Is there anything a gun can’t do? Not only do they pull their own triggers and kill people, but they can also control your mind.
Anthropologist: Guns have an almost supernatural potency to change the people who possess them into unethical agents. https://t.co/sL0XvPjL6e
— The Trace (@teamtrace) April 23, 2019
Check out this hot take 🤦🏻♀️ https://t.co/2DxxXX1o0N
— Dana Loesch (@DLoesch) April 23, 2019
Yes, let’s check it out:
Taking seriously the supernatural effects of guns has broad relevance for understanding and addressing gun violence globally. In the U.S., gun advocates tend to view the gun as a value-neutral tool. As they say: “Guns don’t kill people. People kill people.” On the other side are gun control advocates who argue that guns do indeed kill people: Without their lethal power easily at hand, as in other countries, far fewer deaths occur. But the anthropological lesson from Haiti is that the truth is more complex. It isn’t just the technological lethality of guns that makes them dangerous: They also exert a power on human agency. They change us. It is both the technology and the symbolism of a gun that can encourage someone to shoot.
The gun in these accounts served not just as a tool that enabled pre-existing intentions but as a catalyst for the development of previously inconceivable ones. The supernatural potency of the gun is its power to lay out new possibilities.
A gun is not just an inanimate object that can be separated from its user’s intentions. A gun held by a person is a human-technology composite that transforms what both can do in the world. As the philosopher and anthropologist Bruno Latour has argued: “You are another subject because you hold the gun; the gun is another object because it has entered into a relationship with you. … A bad guy becomes a worse guy; a silent gun becomes a fired gun.” The crux of this view is that people are needed to activate technology, and technology is necessary to activate and augment human capacities.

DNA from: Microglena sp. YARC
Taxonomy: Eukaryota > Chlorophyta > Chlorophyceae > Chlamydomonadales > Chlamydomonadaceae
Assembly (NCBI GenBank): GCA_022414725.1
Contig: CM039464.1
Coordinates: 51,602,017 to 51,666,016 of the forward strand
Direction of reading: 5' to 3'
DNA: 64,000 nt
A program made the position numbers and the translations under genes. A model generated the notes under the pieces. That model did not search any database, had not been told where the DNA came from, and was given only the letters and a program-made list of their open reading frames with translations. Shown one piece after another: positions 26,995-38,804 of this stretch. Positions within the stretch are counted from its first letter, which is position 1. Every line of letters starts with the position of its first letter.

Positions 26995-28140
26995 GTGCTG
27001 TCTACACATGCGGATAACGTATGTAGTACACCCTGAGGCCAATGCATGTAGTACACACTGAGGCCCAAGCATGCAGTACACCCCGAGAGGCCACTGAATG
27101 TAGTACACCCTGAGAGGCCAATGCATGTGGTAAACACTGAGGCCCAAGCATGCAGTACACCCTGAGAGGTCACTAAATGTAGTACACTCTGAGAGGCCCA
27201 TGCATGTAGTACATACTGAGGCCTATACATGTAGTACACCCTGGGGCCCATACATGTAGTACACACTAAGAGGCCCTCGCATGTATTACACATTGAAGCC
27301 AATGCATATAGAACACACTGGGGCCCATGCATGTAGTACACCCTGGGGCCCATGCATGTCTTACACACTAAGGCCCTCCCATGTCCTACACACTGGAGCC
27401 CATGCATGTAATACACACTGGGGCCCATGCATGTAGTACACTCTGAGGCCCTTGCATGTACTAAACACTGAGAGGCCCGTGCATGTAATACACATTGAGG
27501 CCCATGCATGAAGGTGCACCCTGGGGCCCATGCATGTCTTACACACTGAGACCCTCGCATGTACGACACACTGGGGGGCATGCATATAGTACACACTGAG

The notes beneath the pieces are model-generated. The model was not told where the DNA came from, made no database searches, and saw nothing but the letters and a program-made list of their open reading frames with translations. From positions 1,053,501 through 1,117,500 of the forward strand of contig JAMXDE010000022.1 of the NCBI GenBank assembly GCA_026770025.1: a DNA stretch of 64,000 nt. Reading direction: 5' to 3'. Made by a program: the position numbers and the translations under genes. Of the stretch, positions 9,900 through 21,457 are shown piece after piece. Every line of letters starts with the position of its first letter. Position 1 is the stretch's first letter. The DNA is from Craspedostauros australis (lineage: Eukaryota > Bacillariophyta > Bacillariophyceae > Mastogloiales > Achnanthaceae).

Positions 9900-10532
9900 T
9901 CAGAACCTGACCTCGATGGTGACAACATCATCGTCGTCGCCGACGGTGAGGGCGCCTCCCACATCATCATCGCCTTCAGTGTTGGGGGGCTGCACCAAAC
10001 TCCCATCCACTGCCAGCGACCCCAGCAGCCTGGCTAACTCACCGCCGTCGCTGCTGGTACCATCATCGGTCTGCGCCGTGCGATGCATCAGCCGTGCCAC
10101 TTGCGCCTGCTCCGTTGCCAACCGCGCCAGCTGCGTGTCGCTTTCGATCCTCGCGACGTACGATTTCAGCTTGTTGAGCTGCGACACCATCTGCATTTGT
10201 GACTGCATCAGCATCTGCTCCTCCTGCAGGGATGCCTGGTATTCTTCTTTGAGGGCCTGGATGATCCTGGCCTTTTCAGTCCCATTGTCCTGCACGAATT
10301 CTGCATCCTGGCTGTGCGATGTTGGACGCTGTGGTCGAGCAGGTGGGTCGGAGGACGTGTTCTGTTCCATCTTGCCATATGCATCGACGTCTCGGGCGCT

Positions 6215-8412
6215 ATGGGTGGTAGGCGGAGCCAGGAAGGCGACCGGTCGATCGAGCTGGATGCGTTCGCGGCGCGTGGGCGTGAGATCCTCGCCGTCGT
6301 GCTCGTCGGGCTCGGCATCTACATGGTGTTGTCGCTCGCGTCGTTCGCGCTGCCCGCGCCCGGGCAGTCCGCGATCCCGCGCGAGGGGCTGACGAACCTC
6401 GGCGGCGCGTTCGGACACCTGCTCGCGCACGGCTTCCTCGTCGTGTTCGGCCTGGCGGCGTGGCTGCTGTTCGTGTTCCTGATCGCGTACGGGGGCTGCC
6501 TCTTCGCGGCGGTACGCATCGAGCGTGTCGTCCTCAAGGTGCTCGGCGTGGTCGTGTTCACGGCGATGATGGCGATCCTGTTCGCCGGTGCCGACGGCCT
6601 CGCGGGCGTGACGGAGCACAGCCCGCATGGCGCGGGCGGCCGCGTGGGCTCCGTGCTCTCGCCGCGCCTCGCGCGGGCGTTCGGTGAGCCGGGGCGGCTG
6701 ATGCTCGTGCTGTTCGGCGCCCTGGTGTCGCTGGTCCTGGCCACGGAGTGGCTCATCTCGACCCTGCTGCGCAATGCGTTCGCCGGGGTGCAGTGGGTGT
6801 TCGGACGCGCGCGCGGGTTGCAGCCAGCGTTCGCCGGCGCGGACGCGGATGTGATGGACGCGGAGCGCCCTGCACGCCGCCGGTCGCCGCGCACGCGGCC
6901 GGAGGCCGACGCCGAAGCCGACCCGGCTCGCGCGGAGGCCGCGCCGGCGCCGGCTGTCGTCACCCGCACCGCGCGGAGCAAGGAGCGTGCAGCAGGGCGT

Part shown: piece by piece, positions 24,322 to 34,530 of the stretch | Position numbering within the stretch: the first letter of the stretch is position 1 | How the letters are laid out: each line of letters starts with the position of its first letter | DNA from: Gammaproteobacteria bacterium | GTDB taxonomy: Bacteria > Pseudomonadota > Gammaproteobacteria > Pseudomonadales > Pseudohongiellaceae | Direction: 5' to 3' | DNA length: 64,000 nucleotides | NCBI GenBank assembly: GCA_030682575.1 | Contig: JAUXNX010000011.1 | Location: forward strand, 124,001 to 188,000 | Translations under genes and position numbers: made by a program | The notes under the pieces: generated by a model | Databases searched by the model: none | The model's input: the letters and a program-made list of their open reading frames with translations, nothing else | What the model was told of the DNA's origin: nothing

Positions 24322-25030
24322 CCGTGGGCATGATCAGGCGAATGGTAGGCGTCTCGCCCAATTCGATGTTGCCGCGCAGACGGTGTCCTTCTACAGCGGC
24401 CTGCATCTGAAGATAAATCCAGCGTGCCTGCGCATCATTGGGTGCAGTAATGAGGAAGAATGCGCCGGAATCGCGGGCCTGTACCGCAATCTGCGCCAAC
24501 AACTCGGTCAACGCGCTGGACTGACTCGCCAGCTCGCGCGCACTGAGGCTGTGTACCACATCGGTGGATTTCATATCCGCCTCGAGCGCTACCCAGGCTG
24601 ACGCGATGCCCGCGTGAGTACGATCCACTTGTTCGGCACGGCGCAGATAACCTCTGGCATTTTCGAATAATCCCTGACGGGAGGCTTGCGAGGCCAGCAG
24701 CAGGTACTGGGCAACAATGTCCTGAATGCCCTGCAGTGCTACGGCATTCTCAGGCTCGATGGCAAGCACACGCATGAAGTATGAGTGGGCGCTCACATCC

Yet [residents of Bel Air in Port-au-Prince, Haiti]s’ accounts push this idea even further. Guns and people work together not only to fire a gun but also to imbue that technology with social meanings of power and violence. The potency of the .38 results from the way in which material objects and people must co-participate in creating lethal actors and actions in the world.
TL;DR version: Guns have supernatural ability to fundamentally transform people’s minds and turn them into murderers. Clearly the anthropologist who pieced the truth together is someone we should all take very, very seriously.
Guns aren't magic. They don't have "supernatural potency." It's impossible to take something this dumb seriously. https://t.co/1eMGzPQrgP
— Stephen Gutowski (@StephenGutowski) April 23, 2019
Seriously you do more harm than good pedaling this BS. In Canada licensed gun owners are LESS likely to commit a crime. https://t.co/cyFi2rXhuA Please focus on people doing the action not an inanimate object. You'll look less stupid and get more done.
— Michael Fodor (@TeamGrizzlyCA) April 23, 2019
By "supernatural potency", I presume you mean "the ability to level the playing field for women who need to protect themselves".
— 🍸 Trish 🍸 (@wtffiles) April 23, 2019
Never murdered anyone don’t intend to and I’ve owned guns since I was 8. Not only that, but my guns have never spontaneously committed any crimes on their own, no matter how often I’ve been told I should be punished for the crimes committed by other individuals.
— dumbfounded (@was619now858) April 23, 2019
Wow! I guess I’m not the only one!
— Mark Mead (@MarkW_Mead) April 23, 2019
Oh just got a gun, don’t mind me… pic.twitter.com/dPnh2weyah
— Daniel Pelayo (@DPelayolll) April 23, 2019
If you are gonna have a reasonable discussion, you need not be crazy in your logic
— Marty Wynkoop (@koopco) April 23, 2019